Good taste and superb design sense help too.

    • In many cases, Microsoft has been ahead of its competition, and by far if I may say. The problem for Microsoft is they always have the idea or technology under development, but when they have tried to crystallize it in the market, its engineers and designers are so bad that they end up ruining what could have been an outstanding product. A clear example of this are tablets. How many years ago Bill Gates was pictured with a tablet in his hands? But the device was downright awful, and it was very heavy, and together with these drawbacks must be considered that, in fact, required a stylus to run. In short, it was an excellent idea resolved in the ugliest way possible.

      This is where Apple has beaten the whole world. Apple returned to the idea of the tablet and turned it into something simple, beautiful and tactile, which not only strengthened its concepts about multi-touch screens, but it ended up making them indispensable in any electronic device and thus assured the success of the iPhone and the iPad. In short, an excellent idea resolved in the best way possible, with much industrial design and the substantial improvement of the technology developed by Microsoft.

      That is also Steve Ballmer’s fault, because he could never understand that good concepts and good ideas require the best people to make them happen. His teams of engineers and designers are among the worst, but Ballmer never saw that. The results are obvious.

  • Peter Buckton

    …Perhaps it realized deep down that really great mobile devices would ultimately threaten the desktop Windows franchise they cared much more about.

    I don’t think there is any “perhaps” about it.
    They have sacrificed everything on the altar of Windows.

    • Rene Stein

      I think that there was a lot of delusional thinking at Microsoft. I just finished watching a video of Bill Gates introducing the original Surface table. He made the quip that they were mostly successful with putting a computer on every desk (true) and then said that maybe one day they would be successful and turning every desk into a computer. I don’t know what good stuff he was on at that point. Maybe he had read Ender’s Game too many times, and not Hitchhiker’s Guide to the Galaxy enough.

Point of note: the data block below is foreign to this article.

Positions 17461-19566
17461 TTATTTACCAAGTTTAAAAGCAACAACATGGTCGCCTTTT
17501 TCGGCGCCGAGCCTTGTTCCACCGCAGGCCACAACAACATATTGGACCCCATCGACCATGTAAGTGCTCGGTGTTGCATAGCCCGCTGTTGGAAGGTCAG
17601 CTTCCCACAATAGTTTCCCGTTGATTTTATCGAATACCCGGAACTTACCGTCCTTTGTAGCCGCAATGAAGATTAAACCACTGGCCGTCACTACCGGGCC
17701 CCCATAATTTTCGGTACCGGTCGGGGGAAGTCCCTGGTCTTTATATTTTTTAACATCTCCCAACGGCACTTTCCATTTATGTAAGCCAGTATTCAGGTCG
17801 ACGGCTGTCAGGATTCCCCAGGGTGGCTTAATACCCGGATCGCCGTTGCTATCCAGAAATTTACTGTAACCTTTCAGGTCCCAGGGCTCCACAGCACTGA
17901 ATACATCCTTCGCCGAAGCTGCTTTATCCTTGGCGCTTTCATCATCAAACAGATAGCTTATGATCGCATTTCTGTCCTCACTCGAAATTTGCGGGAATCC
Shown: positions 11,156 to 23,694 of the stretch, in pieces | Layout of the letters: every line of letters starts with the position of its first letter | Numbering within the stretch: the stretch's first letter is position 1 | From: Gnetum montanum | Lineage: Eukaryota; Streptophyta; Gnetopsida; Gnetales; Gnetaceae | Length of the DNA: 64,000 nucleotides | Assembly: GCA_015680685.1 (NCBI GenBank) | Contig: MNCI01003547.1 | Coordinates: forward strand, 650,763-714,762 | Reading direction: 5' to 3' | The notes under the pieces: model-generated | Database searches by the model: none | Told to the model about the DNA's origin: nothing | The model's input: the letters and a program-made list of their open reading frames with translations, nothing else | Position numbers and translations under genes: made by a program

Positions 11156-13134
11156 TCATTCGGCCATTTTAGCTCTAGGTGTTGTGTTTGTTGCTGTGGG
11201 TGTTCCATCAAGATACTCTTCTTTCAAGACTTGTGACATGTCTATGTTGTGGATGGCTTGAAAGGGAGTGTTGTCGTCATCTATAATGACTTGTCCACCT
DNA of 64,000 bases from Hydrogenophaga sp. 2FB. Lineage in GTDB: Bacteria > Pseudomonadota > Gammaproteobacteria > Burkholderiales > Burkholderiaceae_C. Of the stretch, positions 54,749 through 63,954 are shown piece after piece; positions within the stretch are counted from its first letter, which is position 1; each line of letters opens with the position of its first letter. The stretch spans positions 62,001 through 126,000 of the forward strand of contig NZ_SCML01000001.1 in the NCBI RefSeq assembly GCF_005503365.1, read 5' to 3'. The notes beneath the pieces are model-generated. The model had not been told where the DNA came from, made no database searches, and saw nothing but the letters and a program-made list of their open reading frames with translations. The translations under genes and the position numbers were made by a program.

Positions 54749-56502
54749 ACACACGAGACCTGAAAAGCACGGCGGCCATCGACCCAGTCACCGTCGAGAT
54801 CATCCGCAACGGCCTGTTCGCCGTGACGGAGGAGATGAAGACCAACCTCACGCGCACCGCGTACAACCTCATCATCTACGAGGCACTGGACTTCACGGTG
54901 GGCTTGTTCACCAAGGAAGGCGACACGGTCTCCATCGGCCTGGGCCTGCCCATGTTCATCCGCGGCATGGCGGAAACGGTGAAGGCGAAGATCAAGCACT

• Naofumi

    I think you nailed it in that you mention the variety of screen sizes and input methods that Windows Mobile had to support. Wide device support is central to Microsoft’s business model so they couldn’t drop that, but that killed their chances in mobile. Typical innovator’s dilemma. Android had it easy because Apple had already made the hard choices for them and they had the insider info.

    • Anders CT

      That is not really a very good explanation. From before there even was an iPhone Android has had built in support for trackpads, keyboards, mouse, trackballs, direction-pads, styluses, trackballs, joy-sticks, and many screen sizes and ratios. How can that be a disadvantage for Windows Mobile, when it has always been (and still is) a big advantage for Android?

      I think a better explanation is that the resistive touchscreen technology that predated the iPhone. Before the iPhone touchscreens was essentially a big and fairly unresponsive button. There wasn’t a lot of the sliding, dragging, rotating,pinching and scrolling that we see now, and there wasn’t any good touch-keyboards. The iPhone was the first device where the touch-interface was so good, that you could live without hardware buttons.

      And there was no insider info to be had. Anyone who saw the lines of people circling Apple stores when the iPhone was launched should have known, that Apple has made something fundamentally good. It took Microsoft 4 years to realise this, while the Android group appears to have understood this in 4 hours, along with every technology and gadget-freak out there.

      Microsoft could have been where Android is today, if they had just overhauled and improved Windows Mobiles user interface. The innards of Windows Mobile was and is a pretty good OS.

      • steve_wildstrom

        The first Android phone, the T-Mobile G1 in the U.S., the HTC Dream elsewhere, was a disaster. It had a capacitive touchscreen, a slide out keyboard, even a D-pad that no one used. It was trying to compete with Windows Mobile, BlackBerry, and the iPhone all at once.

        But the user interface was optimized for touch (and more so in successive versions of Android.) The standard Android form factor quickly became an iPhone like simple slab; keyboard models persist, but they have a minuscule market share. For all the bells and whistles it supported, Android realized from the beginning the difference that capacitive screen made; Microsoft ignored this for three long, critical years.

        In the contrasting case of Windows Mobile, the UI itself was badly compromised to support alternative entry styles. And the screen issue wasn’t just multiple screen sizes but multiple, radically different, aspect ratios.

      • peter

        “Microsoft could have been where Android is today…”

        True, but only if they had been able to get the user interface right, avoid bloat and leave it largely Windows incompatible, and by charging next to nothing for it.

        Microsoft the company that exists today is not good at any of those things. Let’s face it, their software has a big memory/power footprint and they have not had to compete on interface quality in the past. Therefore I have no confidence whatsoever that their next CEO will make them competitive in the mobile space.

  • peter

    Taking about Andy Grove; Intel also seems to have missed out on mobile so far, they have yet to launch a CPU that can threaten their desktop/laptop offerings, they turned down Apple who needed an iPhone CPU, and Otellini retired early.

    Where is that Intel ARM processor (or credible in-house equivalent)? We know that technically they can make one, but can they price it sensibly? If they don’t eat their own lunch, somebody else will.